Photo credit: Department of Homeland Security
The Department of Homeland Security (DHS) became the first federal agency to debut a battery electric vehicle (EV) fitted for performing law enforcement functions at the Federal Law Enforcement Training Centers’ Office of Cheltenham Operations.
The Ford Mustang Mach-E is the first of a variety of EVs DHS plans to field across its varied law enforcement missions throughout the homeland.
“DHS is leading the charge among federal agencies to transition its fleet vehicles from internal combustion engines to zero-emission electric vehicles. As the Nation’s third largest federal agency and largest law enforcement agency, DHS has an inventory of more than 50,000 vehicles, with law enforcement vehicles making up 60 percent of its fleet,” said Deputy Secretary of Homeland Security John Tien. “DHS is proud to be the first Federal agency to upfit a battery electric vehicle for law enforcement use. As we ramp up EV adoption, we are excited to see how this and other EVs perform for our mission.”
New enhancements to Verizon Connect Reveal, developed exclusively for EVs, help fleet-based businesses plan how to make more informed decisions about planning for, investing in and managing EVs.
Mobile workforce managers looking to make more informed investment and planning decisions as they consider moving to electric vehicles (EVs) from their gasoline-powered ones will benefit from new enhancements, developed exclusively for EVs, in the Verizon Connect Reveal fleet management platform. For those customers who have already made the leap to EVs, the new updates to Reveal enable customers to easily manage their EVs and gas-powered vehicles, increase uptime by seeing their EVs’ charging and battery status information all from one platform, and more.
During this annual conference, the work truck industry’s most influential leaders gather to hear commercial vehicle market trends, forecasts and insights from featured experts.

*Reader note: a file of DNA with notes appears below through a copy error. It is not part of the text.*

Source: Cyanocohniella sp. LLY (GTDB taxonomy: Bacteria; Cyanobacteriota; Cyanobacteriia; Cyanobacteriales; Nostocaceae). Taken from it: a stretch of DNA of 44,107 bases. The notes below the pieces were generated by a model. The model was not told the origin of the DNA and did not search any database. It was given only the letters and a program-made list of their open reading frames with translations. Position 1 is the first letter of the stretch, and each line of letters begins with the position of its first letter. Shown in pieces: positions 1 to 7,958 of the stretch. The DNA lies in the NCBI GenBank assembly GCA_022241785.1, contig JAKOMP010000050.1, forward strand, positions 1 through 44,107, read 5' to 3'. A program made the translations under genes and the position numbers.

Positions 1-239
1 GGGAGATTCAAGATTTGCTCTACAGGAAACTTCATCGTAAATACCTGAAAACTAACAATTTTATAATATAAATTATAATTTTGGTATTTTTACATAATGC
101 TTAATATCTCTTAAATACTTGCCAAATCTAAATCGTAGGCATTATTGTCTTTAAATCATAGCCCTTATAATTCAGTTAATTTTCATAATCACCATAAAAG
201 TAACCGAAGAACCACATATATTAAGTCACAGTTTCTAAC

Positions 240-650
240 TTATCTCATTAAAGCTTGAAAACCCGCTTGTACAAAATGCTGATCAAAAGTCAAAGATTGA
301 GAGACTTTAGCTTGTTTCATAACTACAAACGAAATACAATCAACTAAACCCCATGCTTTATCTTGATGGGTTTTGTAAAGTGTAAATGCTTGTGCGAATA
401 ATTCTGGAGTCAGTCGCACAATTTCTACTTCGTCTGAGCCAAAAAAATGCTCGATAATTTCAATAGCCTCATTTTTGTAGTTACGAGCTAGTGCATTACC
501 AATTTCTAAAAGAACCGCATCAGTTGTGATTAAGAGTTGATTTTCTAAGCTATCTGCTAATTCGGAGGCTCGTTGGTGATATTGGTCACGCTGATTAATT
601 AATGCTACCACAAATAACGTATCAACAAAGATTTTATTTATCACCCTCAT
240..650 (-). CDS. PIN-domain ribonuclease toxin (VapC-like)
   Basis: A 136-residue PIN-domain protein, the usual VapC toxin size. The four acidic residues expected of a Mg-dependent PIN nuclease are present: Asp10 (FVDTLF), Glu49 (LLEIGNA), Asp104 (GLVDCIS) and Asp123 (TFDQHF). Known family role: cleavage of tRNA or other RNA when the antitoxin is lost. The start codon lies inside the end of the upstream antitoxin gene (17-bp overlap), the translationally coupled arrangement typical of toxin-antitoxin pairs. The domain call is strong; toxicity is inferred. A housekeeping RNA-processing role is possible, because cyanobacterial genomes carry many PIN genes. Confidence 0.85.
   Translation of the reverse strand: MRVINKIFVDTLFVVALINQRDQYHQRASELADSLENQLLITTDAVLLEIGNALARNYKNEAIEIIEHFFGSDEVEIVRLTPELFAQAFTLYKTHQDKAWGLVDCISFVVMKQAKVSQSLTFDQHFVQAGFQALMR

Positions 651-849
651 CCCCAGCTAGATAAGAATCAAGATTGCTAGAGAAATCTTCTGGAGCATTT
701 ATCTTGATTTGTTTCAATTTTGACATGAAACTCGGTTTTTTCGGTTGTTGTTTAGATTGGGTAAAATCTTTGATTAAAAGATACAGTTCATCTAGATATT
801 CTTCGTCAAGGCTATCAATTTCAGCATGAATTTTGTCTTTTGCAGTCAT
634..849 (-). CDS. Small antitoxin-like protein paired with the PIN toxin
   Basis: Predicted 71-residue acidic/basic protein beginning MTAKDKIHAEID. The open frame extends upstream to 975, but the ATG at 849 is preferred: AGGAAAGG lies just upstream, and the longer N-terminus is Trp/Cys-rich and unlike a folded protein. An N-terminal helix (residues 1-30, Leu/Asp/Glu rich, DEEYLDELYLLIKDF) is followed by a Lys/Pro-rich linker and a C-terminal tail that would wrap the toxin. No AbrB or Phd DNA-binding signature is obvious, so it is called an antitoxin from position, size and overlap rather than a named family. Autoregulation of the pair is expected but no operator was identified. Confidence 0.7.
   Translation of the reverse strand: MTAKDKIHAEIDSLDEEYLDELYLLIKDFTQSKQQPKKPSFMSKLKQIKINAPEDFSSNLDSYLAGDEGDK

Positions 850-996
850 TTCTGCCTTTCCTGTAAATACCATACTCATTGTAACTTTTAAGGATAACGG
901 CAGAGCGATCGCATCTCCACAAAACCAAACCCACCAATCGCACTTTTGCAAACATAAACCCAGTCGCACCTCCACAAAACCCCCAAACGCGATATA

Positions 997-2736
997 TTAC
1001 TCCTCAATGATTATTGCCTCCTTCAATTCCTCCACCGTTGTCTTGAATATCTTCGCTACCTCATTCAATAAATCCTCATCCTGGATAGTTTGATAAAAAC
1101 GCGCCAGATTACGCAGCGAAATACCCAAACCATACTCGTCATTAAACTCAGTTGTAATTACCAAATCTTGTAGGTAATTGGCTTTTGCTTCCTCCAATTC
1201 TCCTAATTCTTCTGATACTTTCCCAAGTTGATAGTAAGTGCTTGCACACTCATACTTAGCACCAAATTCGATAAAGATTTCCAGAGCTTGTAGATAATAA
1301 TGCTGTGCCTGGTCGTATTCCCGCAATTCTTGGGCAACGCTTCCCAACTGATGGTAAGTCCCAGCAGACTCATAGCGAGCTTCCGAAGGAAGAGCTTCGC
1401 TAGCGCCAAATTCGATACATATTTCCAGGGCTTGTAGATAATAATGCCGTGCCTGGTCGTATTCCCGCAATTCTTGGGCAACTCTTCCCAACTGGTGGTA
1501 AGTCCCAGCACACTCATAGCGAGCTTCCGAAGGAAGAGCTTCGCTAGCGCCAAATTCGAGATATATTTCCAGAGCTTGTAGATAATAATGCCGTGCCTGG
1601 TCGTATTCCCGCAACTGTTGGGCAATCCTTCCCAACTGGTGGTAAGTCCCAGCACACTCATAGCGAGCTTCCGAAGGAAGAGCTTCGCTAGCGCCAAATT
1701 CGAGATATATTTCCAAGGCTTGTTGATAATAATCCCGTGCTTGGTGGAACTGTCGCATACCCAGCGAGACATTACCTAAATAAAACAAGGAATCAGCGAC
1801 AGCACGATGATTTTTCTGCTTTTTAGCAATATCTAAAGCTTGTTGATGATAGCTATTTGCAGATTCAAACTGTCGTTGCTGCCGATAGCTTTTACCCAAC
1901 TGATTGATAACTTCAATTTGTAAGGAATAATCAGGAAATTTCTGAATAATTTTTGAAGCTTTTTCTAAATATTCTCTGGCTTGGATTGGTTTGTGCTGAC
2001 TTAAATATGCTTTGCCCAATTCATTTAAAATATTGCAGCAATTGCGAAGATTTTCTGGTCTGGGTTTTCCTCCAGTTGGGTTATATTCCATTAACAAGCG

At Supervision, driver safety is our top priority. Everything we do centers around it.
However, before a true safety culture can be effective, driver and fleet managers must understand the level of risk an irresponsible driver poses to their organization. Entrusting a driver with a company vehicle, or entrusting them to drive their own vehicle on company time, is a big risk.
If the driver isn’t prepared to adhere to safety regulations, they are a risk that is not worth taking. But, how do you identify drivers who pose a risk?
What’s the biggest problem facing fleet? Will EVs change the face of our industry? How long have you been around this industry anyway?
By Richard Mallek, Director of Business Development at FLD
There are a lot of questions swirling around fleet these days.
Today’s fleets are facing the types of challenges one could hardly have imagined just a decade ago.
That got us to thinking at FLD. How are fleet professionals feeling after these raucous few years?
And where do they think our industry stands in the wake of these once in a lifetime challenges? Even more important, where do these same professionals think we’re headed in both the near and long term future?